‘Potential war crimes’: A report by Amnesty International is damning of the UK’s involvement in Syria.

Bombs falling on Raqqa - war crimes allegations
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Amnesty International has issued a report calling for the UK to “come clean” regarding its role in air strikes on Raqqa, Syria. The report says there is evidence that coalition air strikes on the region between June and October 2017 were “potential war crimes”.

Unfortunately, given this government’s terrible record, these latest allegations should not come as a surprise.

Hundreds killed

Amnesty International spent two weeks in Raqqa, interviewing 112 witnesses. The report states [pdf, p5] that:

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several Coalition attacks which killed and injured civilians violated international humanitarian law… Coalition forces did not take adequate account of civilians present in the city and failed to take the precautions necessary to minimise harm to civilians and civilian objects.

The charity alleges that hundreds of civilians were killed due to coalition air strikes on the city.

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The report also contains the personal accounts of Raqqa residents, which make for heartbreaking reading. One resident told [pdf, p21] Amnesty:

The first thing that I saw when I went to the collapsed building was my brother – Mohammed Mahmoud Othman [50]. He was dead. Then I saw his son, 17-year-old Mahmoud, trapped under a pillar. We tried but we couldn’t drag the pillar off him. Then I saw his 12-year-old brother Anas, who was dead. I couldn’t see their sister Amal, 13, but I could hear her. My brother’s wife Fatima was in there as well. I didn’t see her but later we dug out her body and buried her.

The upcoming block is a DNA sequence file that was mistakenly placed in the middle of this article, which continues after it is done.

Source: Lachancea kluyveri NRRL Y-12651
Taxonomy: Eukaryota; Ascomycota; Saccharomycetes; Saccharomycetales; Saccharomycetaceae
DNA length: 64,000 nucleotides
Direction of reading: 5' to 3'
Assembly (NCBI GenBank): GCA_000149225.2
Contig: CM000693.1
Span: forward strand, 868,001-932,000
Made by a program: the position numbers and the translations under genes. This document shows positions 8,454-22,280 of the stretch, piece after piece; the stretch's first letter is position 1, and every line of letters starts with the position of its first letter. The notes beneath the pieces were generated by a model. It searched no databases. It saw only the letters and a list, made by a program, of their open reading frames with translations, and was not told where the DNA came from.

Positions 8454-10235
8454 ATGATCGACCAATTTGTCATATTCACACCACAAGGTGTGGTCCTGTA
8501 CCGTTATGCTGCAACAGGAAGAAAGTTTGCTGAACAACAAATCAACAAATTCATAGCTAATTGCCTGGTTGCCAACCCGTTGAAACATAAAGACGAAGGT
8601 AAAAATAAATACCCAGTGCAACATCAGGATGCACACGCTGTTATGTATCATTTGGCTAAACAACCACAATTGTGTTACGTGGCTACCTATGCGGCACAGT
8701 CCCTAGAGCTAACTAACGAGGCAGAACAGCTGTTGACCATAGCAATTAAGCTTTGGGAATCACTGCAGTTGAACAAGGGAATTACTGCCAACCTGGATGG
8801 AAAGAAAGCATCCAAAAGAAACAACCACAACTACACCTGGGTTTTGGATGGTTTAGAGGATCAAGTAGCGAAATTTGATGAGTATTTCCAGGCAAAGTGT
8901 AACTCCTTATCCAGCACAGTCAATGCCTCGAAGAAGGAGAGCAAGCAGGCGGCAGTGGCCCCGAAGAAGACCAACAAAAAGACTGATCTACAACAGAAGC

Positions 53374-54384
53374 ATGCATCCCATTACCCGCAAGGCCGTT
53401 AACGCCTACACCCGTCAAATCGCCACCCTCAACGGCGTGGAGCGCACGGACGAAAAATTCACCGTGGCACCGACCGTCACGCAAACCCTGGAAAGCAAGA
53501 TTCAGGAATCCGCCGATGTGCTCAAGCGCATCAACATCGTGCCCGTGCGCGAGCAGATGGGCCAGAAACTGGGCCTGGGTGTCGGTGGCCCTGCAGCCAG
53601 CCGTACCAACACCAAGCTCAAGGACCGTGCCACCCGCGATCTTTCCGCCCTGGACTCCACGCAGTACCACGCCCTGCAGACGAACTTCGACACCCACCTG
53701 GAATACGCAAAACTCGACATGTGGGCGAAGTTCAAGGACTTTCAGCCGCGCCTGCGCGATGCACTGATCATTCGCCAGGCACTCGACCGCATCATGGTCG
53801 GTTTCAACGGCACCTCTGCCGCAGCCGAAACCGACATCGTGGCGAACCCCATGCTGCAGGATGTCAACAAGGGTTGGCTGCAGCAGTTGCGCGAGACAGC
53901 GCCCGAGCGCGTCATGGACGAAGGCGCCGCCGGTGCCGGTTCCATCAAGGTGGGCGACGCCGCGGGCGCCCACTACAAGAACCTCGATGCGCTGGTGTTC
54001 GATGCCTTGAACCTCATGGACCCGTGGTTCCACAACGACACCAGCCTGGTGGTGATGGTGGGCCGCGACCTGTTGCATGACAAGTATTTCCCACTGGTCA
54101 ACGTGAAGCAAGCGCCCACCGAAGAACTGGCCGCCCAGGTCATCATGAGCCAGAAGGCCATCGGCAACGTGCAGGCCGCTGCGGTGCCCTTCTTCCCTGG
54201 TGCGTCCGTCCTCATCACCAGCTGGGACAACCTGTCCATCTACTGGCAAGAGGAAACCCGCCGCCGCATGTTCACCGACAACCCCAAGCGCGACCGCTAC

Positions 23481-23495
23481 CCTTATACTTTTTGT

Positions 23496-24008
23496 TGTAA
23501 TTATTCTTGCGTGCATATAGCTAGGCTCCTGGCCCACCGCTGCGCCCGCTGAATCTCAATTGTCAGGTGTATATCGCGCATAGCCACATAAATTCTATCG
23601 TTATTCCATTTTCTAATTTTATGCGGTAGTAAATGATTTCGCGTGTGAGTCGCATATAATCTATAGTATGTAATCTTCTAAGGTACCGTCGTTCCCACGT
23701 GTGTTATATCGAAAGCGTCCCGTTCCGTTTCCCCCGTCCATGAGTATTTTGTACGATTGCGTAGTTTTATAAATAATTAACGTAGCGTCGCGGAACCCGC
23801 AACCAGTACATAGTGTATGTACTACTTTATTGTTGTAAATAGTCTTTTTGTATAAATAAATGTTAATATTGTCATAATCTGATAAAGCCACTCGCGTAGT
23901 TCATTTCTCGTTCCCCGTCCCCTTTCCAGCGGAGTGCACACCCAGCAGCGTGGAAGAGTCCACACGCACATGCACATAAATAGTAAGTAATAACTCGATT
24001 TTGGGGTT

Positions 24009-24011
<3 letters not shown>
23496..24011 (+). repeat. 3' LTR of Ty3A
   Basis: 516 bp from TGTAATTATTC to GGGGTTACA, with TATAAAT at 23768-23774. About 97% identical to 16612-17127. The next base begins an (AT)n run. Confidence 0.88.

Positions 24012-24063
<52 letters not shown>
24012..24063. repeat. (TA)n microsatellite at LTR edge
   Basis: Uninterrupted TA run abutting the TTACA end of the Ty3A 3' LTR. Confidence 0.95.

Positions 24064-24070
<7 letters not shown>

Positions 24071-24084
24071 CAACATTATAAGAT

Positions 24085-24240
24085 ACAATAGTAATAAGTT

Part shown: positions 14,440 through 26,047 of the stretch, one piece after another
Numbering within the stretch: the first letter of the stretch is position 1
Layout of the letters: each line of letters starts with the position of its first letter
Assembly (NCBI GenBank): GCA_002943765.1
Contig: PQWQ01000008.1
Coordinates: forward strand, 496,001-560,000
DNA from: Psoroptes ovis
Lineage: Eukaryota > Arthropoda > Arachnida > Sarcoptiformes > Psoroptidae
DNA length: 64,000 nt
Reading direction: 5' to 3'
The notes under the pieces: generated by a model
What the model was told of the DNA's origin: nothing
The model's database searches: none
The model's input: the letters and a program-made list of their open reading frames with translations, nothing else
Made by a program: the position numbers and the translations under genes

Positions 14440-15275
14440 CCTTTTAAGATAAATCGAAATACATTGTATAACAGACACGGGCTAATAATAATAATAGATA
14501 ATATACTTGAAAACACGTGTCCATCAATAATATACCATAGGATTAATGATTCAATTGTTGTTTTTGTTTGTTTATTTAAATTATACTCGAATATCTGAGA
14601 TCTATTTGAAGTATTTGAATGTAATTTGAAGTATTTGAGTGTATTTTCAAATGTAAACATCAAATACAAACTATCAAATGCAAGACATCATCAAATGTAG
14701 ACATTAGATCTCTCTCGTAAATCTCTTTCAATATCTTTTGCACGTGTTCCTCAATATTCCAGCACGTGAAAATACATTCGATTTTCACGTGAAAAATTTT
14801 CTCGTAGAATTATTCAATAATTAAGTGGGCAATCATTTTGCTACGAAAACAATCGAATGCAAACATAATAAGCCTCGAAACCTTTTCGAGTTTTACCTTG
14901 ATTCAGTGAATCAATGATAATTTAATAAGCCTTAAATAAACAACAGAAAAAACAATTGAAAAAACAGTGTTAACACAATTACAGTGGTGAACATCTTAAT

No clear plan

The UK was responsible for many of the air strikes on the Raqqa region, evidenced by the government’s own list of RAF air strikes from June to October 2017. The UN has now declared 80% of the city uninhabitable, while the group Airwars goes way beyond Amnesty and estimates that coalition air strikes have caused 1,400 civilian deaths.

Amnesty’s report describes how coalition forces used [pdf, p8] “wide-area effect munitions which could be expected to destroy the buildings”. This is despite evidence around civilian survival strategies indicating [pdf, p7] that people are likely to congregate in homes and shelters. The report concludes [pdf, p8] that:

Had Coalition forces conducted rigorous surveillance prior to the strikes, they would have been aware of their presence.

Its record speaks for itself

Responding to Amnesty’s report, a Ministry of Defence spokesman said:

Keeping Britain safe from the threat of terrorism is the objective of this campaign and throughout we have been open and transparent, detailing each of our nearly 1,700 strikes, facilitating operational briefings and confirming when a civilian casualty had taken place. We do everything we can to minimize the risk to civilian life through our rigorous targeting processes and the professionalism of the RAF crews.

But this government’s record makes a mockery of the above statement. It’s a record that includes continuing to sell arms to Saudi Arabia, despite repeated reports of the civilian casualties caused by the Saudi-led coalition’s attacks on Yemen; reports that RAF bombs have killed civilians in Iraq in 2018; and selling arms to a Turkish regime accused of war crimes and multiple human rights violations.

No surprise

Amnesty UK director Kate Allen said in a press release:

Civilians in Raqqa have suffered grievously at the hands of IS [Daesh (Isis/Isil)], but they’ve also been imperilled by the coalition’s disproportionate aerial attacks.

These attacks have contributed to a city in ruins. Surely it’s time to re-evaluate the strategy of ‘bomb first, ask questions later’.

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Featured image via BBC News/YouTube

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